The member countries of the 5 Eyes, 9 Eyes, and 14 Eyes Alliance join their espionage efforts and share information among themselves.
So if one nation gathers information about you, all of them will have access to it.
Fortunately, Hong Kong has nothing to do with this arrangement.
The problem here is that Hong Kong is still part of China. And China only allows “government-sponsored” VPNs.
What does that mean exactly?
It’s muddy. And that is the problem.
Basically, it means that every VPN provider needs government approval before it is allowed to try to do business.
And generally, authoritarian regimes (like Russia) will often demand back door access. Which again defeats the objective of employing a VPN.
IP Leaks Detected
IP leaks are a VPN plague, discovering your IP without you even noticing.
These leaks occur because the WebRTC APIs are interfering with a VPN signal or because the DNS servers are causing the VPN tunnel to bypass completely. The presence of any of those leaks is troublesome at best and disastrous at worst.
We ran four tests on VPN.ht and it failed two of them. That is an unpleasant ratio.
- IPleak.net: Failed
- browserleaks.com/webrtc: Passed
- perfect-privacy.com/dns-leaktest: Failed
- Chrome Extension Leak: Passed
We also ran the VPN.ht installation file by scanning for 64 different viruses. We found an instance of adware, which is certainly not an honest thing to do.
Therefore, not only will your true physical location be exposed to the planet, but the adware can also collect data on every site you visit.
No Kill Switch
A kill switch is included in the best VPNs on the market.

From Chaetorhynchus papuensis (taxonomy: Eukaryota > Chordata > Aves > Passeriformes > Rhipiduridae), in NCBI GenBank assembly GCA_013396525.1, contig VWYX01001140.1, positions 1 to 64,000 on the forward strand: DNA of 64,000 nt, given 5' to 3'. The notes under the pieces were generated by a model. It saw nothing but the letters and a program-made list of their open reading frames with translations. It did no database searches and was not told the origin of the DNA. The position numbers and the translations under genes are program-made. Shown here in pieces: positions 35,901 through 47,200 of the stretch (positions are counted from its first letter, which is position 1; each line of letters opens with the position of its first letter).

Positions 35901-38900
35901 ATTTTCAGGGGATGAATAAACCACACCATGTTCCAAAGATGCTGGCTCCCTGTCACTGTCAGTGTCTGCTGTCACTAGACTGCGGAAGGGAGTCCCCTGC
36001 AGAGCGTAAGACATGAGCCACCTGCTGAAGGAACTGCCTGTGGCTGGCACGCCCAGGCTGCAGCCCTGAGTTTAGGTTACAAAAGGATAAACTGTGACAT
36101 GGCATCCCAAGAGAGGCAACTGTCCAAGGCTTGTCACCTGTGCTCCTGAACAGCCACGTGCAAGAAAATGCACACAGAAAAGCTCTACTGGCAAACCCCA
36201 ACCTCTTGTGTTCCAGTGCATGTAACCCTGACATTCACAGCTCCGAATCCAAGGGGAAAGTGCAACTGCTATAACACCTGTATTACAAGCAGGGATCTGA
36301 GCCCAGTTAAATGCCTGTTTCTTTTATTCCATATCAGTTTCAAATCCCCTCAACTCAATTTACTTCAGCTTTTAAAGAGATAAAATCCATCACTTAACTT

It is becoming an important Plan B to protect yourself from the aforementioned links.
If your session is interrupted by a leak or any malicious hack, the kill switch quickly starts it up, terminates the session, and closes the VPN tunnel.
VPN.ht, on the other hand, does not have such a useful feature. Argh.
Limited Device Support
Computers and phones are great.
Most of the VPNs we review are compatible with Windows, macOS, Android, and iOS.
But what we really like to see is compatibility with sensitive devices.
The good news is that VPN.ht supports all major platforms and some routers. The bad news is that they don’t work directly with Fire TV or PlayStation devices.
Limited Server Park, 3 Connections
VPN.ht has 128 servers located in 24 countries.
This may seem like tons.
But once you consider that most of the highest VPNs we reviewed have more than ten times that amount, you begin to determine where VPN.ht falls short.
The other bummer is that VPN.ht only offers access for 3 devices at a time. They are not the five (or more) that we normally see from other players.
VPN.ht Costs, Plans, & Payment Methods
This is a reasonable VPN.
They have a special promotion for your first billing cycle.
It’s only $ 1 for your first month, then $ 4.99. buying for a year is $ 3.33 per month, which may be a fair price for what you are getting.
There is only a premium plan, with no other tiered options. Whether you sign up for a month or a year, you get the full power of merchandise along with your purchase.
They accept all major credit cards, PayPal, bank transfers, a variety of gift cards, Mobiamo, and 10 different types of cryptocurrencies for anonymous payments.
All plans also come with a 30-day money-back guarantee, so they stand behind your product.
Always good to see!
Do I Recommend VPN.ht?
No, I do not do it.
At first, we loved many of its features.
Their no-log policy was amazing.
Any VPN that lets you torrent at will and works across the board with Netflix is like the icing on a security ice cream.
But those leaks …
Not having kill switch protection and an adware virus attached to your setup file are serious things in my opinion.
If they could toughen up those leaks, add a kill switch, and clean up their installation files, you might consider it. But not now. Not when there are many better VPN options available.